Journey from The Angel, Islington to Saffron Hill
The Angel, Islington
The original Angel was an inn near a toll gate on the Great North Road. However, Dickens would have known it better as a coaching in, as the first building was rebuilt in 1819. It would have been the first staging post in and out of the City of London and from here travelers would have been entering London. Dickens refers to the Angel three times in Oliver Twist. The first time, is when Dodger brings Oliver into London for the first time, the second, when Mr. Brownlow takes Oliver home to recover from his illness and the third is when Noah Claypole and Charlotte visit the City. This new building was built in 1899 and from 1921 to 1959 it was used as a Lyons Corner House, set over 4 or 5 floors, supplying luxuries foods, restaurants and other amenites such as hairdressers in the building known for its art deco decoration. It was here that the inventors of Monopoly met to discuss place names for the board game and they chose the Angel as one of them.
'As John Dawkins objected to their entering London before nightfall, it was nearly eleven o’clock when they reached the turnpike at Islington. They crossed from the Angel into St John's Road; struck down the small street which terminates at Sadler's Wells Theatre; through Exmouth Street and Coppice Row; down the little court by the side of the workhouse; across the classic ground which once bore the name of Hockley-in-the-hole; thence into Little Saffron Hill; and so into Saffron Hill the Great: along which the Dodger scudded at a rapid pace, directing Oliver to follow close at his heels.'
‘In pursuance of this cautious plan, Mr Claypole went on, with halting, until he reached at the Angel at Islington, where he wisely judged, from the crowd of passengers and numbers of vehicles, that London began in earnest. Just pausing to observe which appeared the most crowded streets, and consequently the most to be avoided, he crossed into Saint John’s Road, and was soon deep in the obscurity of the intricate and dirty ways, which, lying between Gray’s Inn Lane and Smithfield, render that part of the town one of the lowest and worst that improvement had left in the midst of London.’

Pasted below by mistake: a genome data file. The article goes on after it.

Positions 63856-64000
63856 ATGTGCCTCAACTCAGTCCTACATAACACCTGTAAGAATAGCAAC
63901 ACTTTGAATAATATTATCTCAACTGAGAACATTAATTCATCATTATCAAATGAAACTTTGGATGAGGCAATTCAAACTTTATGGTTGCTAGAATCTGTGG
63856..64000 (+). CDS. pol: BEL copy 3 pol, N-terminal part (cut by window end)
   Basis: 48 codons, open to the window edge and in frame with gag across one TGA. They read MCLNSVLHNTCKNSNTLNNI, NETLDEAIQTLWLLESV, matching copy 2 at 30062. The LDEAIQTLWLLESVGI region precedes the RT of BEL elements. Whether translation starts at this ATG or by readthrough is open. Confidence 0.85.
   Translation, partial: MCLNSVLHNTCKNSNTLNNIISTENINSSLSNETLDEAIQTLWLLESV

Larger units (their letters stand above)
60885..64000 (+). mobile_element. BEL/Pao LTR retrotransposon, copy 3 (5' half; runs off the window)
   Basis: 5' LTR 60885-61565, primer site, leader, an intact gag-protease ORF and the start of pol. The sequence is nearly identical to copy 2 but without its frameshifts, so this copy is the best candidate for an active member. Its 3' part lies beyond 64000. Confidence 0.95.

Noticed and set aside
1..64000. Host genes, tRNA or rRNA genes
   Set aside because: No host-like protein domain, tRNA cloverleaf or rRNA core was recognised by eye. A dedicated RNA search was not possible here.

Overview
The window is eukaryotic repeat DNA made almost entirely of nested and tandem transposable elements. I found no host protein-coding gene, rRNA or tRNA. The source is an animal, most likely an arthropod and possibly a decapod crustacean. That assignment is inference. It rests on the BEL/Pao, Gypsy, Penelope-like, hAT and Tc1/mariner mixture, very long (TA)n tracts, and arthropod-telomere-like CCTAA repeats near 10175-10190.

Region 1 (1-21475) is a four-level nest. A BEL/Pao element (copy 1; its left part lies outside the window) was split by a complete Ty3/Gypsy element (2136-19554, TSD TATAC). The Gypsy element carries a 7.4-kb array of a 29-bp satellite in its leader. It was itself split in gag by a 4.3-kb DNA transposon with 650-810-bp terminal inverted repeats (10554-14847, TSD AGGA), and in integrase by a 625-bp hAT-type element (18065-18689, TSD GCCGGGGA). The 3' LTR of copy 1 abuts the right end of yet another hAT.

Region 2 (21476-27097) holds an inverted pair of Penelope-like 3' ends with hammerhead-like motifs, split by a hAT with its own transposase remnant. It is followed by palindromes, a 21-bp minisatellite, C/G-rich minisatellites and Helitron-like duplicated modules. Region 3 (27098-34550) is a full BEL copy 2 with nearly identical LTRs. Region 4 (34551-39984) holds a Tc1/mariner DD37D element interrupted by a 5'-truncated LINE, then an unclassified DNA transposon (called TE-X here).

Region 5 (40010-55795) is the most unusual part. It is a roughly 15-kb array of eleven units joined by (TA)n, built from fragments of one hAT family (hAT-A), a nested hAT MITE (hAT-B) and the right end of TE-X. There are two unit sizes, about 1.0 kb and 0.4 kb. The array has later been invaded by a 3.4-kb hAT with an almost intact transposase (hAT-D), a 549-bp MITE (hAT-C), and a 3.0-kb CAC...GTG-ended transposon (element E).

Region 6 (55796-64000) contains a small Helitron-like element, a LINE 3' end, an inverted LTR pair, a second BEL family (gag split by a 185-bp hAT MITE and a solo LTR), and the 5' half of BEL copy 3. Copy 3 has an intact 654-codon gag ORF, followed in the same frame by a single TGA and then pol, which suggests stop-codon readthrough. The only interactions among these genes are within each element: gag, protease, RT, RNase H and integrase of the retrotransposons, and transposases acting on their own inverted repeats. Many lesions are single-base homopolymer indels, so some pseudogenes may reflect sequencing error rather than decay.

‘The coach rattled away, over nearly the same ground as that which Oliver had traversed when he first entered London in company with the Dodger; and, turning a different way when it reached the Angel at Islington, stopped at length before a neat house, in a quiet shady street near Pentonville.’
Sadler’s Wells Theatre
Sadler’s Wells Theatre has been here since 1683 when a mineral spring was discovered on the site. In the 18th Century, Richard Sadler built a music house here to rival fellow wells such as Tunbridge and Epsom and at that time a variety of entertainment. But Dickens would have known it for its incidents and beer made from the well rather than entertainment. In fact, Dickens himself described the theatre, in the 1830s when Oliver Twist was published, in this way. “The theatre was in the condition of being entirely delivered over to as ruffianly an audience as London could shake together…Fights took place anywhere, at every period of the performance.” Today it is known for its outstanding dance.
Dickens alludes to Dodger and Oliver going ‘…down the little court by the side of the workhouse;’ when they first enter London and this workhouse was that of St James and St John in Clerkenwell, situated on the west side of Farringdon Road, which used to be Coppice Row. In September 1865, the workhouse was revealed as having the worst conditions of any workhouse infirmary in London in the Lancet. This report was important in introducing the Metropolitan Poor Act which made sure that London’s unwell poor were looked after. In 1868, the workhouse was absorbed into the Union of Holborn and was then used for a few years as a housing for the elderly and infirm before falling away into the history books.
Hockley in the hole
Dickens also refers to in passing the area of Hockley in the hole as Dodger hurries Oliver through London to Saffron Hill. Although extinct at the time he was writing, Hockley in the hole was well-known in the 17th and 18th century as a place of disreputable entertainment ranging from bull and bear baiting to every type of fighting imaginable. It was almost as popular as the bear garden in Bankside at one point in the 1640s but thankfully nothing remains of the wretched entertainment that once was.